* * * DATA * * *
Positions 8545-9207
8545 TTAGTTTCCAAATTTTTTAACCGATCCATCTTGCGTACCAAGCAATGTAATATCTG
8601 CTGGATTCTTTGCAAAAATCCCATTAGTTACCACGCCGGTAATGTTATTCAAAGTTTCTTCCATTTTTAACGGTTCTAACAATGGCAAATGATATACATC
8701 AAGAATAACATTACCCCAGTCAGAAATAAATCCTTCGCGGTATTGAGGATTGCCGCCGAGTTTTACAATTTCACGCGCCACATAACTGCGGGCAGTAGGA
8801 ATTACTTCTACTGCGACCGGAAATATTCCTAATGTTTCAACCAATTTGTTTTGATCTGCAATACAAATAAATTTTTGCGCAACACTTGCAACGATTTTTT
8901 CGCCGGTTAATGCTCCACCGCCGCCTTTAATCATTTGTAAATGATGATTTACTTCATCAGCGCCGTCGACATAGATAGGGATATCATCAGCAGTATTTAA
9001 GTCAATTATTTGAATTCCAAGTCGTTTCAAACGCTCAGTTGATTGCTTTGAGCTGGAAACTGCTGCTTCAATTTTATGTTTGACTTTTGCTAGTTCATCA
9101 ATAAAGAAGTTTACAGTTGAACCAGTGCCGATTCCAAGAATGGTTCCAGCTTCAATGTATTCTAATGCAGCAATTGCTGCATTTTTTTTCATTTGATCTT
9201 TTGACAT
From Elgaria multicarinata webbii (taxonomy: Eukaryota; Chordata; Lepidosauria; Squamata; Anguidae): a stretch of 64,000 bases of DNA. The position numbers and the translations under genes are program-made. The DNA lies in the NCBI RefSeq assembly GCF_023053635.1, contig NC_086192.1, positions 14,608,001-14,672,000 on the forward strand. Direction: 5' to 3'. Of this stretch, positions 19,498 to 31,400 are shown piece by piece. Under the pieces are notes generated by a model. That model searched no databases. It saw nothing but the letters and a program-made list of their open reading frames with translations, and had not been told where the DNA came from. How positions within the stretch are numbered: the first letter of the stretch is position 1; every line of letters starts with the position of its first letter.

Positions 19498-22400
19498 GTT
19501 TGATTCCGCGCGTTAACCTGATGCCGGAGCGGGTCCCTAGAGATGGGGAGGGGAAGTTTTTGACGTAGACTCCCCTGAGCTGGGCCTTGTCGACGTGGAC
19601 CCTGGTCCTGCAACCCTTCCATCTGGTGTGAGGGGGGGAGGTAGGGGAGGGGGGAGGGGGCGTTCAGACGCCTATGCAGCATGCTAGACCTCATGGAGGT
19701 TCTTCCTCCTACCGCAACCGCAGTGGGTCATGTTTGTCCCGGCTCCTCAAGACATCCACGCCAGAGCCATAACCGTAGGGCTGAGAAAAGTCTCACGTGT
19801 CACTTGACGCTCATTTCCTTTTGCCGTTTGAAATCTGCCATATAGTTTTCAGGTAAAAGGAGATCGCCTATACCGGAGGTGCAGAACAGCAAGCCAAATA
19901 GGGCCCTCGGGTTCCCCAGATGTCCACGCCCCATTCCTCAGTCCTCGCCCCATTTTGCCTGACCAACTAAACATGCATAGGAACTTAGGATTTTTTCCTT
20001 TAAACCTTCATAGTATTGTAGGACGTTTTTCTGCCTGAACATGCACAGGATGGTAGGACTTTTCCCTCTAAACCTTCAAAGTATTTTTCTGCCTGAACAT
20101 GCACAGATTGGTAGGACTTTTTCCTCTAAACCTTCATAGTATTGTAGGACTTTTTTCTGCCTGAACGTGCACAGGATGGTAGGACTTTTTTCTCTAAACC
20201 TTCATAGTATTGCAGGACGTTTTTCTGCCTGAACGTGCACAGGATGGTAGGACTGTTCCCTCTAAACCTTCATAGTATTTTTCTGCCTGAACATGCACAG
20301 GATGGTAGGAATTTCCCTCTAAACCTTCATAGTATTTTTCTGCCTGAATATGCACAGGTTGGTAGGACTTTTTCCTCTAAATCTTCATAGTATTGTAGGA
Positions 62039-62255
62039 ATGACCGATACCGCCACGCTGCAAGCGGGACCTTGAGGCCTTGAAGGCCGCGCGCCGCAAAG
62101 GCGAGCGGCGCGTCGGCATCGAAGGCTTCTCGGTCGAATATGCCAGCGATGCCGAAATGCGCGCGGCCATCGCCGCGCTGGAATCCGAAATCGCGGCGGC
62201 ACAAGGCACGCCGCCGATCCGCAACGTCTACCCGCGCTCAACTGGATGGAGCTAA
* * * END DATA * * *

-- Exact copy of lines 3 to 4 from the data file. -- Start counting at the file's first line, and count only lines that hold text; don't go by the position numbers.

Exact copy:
8601 CTGGATTCTTTGCAAAAATCCCATTAGTTACCACGCCGGTAATGTTATTCAAAGTTTCTTCCATTTTTAACGGTTCTAACAATGGCAAATGATATACATC
8701 AAGAATAACATTACCCCAGTCAGAAATAAATCCTTCGCGGTATTGAGGATTGCCGCCGAGTTTTACAATTTCACGCGCCACATAACTGCGGGCAGTAGGA